Top Ten Maritime News Stories 19/07/2016

Seacurus Daily: Top Ten Maritime News Stories 19/07/2016

1. Air Pollution Killer
A boom in shipping is aggravating air pollution in China and other nations in East Asia, causing thousands of deaths a year in a region with eight of the world’s 10 biggest container ports, scientists said. Ship traffic has more than doubled off East Asia since 2005 and some pollution from the fuel oil of ships wafts inland, they said. The Chinese-led study estimated that sulfur dioxide, which generates acid rain, and other pollution from ships caused an estimated 24,000 premature deaths a year in East Asia, mainly from heart and lung diseases and cancer.
———————————————————————————
2. Freedom of Navigation Fears
Freedom of navigation patrols carried out by foreign navies in the South China Sea could end "in disaster", a senior Chinese admiral has said, a warning to the United States after last week’s ruling against Beijing’s claims in the area. China has refused to recognise the ruling by an arbitration court in The Hague that invalidated its vast territorial claims in the South China Sea, and did not take part in the proceedings brought by the Philippines. It has reacted angrily to calls by Western countries and Japan for adherence to the decision.
———————————————————————————
3. Gun Running Vessel Sinks
A vessel confiscated for gun-running seven years ago has partially sunk in Manila Bay, just off Roxas Boulevard. The "Captain Ufuk" has been lying at anchor in the bay for half a decade, and early on Sunday morning she took on water and went down. The cause is not yet known. No pollution was reported and Coast Guard authorities are working on salvage plans. "The ship has to be removed because it poses a hazard to navigation, and it might be pushed towards the baywalk during a typhoon," Commander Armand Balilo said. That problem already happened once, when Tropical Storm Mario dragged the Ufuk towards the seawall.
———————————————————————————
4. Nigerians Confident on Piracy
The Nigerian Maritime Administration and Safety Agency (NIMASA) can one day eliminate piracy on the territorial waters, its Director-General, Dr. Dakuku Peterside, has said. Addressing multilateral and development agencies on the sidelines of the IMO and Maritime Organisation for West and Central Africa  (MOWCA) sponsored integrated sub-regional coast guard function network in Brussels, Belgium, he said Nigeria is determined to stem the cycle of criminalities on its territorial waters. “We have also increased surveillance and have deployed world class maritime domain awareness assets in conjunction with the Nigerian Navy".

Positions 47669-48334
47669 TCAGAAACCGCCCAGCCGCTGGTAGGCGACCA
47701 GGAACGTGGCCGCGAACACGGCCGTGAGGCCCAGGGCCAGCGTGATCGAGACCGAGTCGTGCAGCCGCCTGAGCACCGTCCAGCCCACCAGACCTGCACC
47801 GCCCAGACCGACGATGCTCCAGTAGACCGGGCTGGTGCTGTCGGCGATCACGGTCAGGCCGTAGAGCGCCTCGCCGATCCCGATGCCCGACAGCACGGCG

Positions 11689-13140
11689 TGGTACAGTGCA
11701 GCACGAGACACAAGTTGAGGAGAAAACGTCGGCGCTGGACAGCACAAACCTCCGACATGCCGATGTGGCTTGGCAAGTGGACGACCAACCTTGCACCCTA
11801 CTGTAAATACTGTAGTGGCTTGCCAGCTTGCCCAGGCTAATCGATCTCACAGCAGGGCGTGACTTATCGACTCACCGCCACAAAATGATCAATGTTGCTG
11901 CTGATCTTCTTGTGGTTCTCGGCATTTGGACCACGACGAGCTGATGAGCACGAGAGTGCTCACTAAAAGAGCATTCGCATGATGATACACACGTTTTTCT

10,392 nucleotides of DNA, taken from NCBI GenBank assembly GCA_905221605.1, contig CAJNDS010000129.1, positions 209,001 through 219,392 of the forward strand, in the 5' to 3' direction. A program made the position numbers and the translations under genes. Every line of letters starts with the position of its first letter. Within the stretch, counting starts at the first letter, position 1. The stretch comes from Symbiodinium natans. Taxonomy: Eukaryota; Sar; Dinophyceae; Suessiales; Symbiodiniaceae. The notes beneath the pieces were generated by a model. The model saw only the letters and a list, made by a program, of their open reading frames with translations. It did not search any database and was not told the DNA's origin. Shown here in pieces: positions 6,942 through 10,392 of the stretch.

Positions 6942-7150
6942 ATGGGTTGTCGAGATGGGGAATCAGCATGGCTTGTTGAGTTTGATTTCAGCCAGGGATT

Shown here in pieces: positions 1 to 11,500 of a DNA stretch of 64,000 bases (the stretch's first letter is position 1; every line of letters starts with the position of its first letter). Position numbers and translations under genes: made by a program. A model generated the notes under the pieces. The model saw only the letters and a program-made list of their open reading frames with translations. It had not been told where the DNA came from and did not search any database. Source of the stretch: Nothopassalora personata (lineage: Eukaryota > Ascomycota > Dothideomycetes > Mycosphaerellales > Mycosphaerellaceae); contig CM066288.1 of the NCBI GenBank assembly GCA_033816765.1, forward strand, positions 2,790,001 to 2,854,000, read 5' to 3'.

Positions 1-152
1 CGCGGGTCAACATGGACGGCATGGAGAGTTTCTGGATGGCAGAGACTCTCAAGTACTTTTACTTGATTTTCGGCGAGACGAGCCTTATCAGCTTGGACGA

———————————————————————————
5. Chemical Tanker Buying Spree
Oslo-listed Stolt-Nielsen Limited announced Monday an agreement to acquire the chemical tanker operations of Jo Tankers for approximately $575 million. The transaction includes 13 chemical tankers and a 50% share in a joint venture for eight additional chemical tanker newbuildings. Eight of the existing ships have all-stainless steel tanks and range in size from 19,000 dwt to 38,000 dwt. The five others have a combination of stainless steel and coated tanks, all of which are approximately 37,000 dwt. Six of the 13 ships have been on time charter to Stolt Tankers for the last five years.
———————————————————————————
6. Dirty Tankers for the Chop
New trading partners are always emerging in the shifting world of the tanker market these days. Yet another one seems to have emerged over the course of the past few months, as more and more owners of dirty LR1 product tankers, could be making the move to clean products, sooner rather than later. Shipbroker Charles R. Weber said that “until recently, LR1 tankers had counted on a positive future in the product tanker markets they were constructed to serve – even if the prevailing earnings differential between Panamax and LR1 markets had seen a significant share of the LR1 fleet trading dirty cargoes.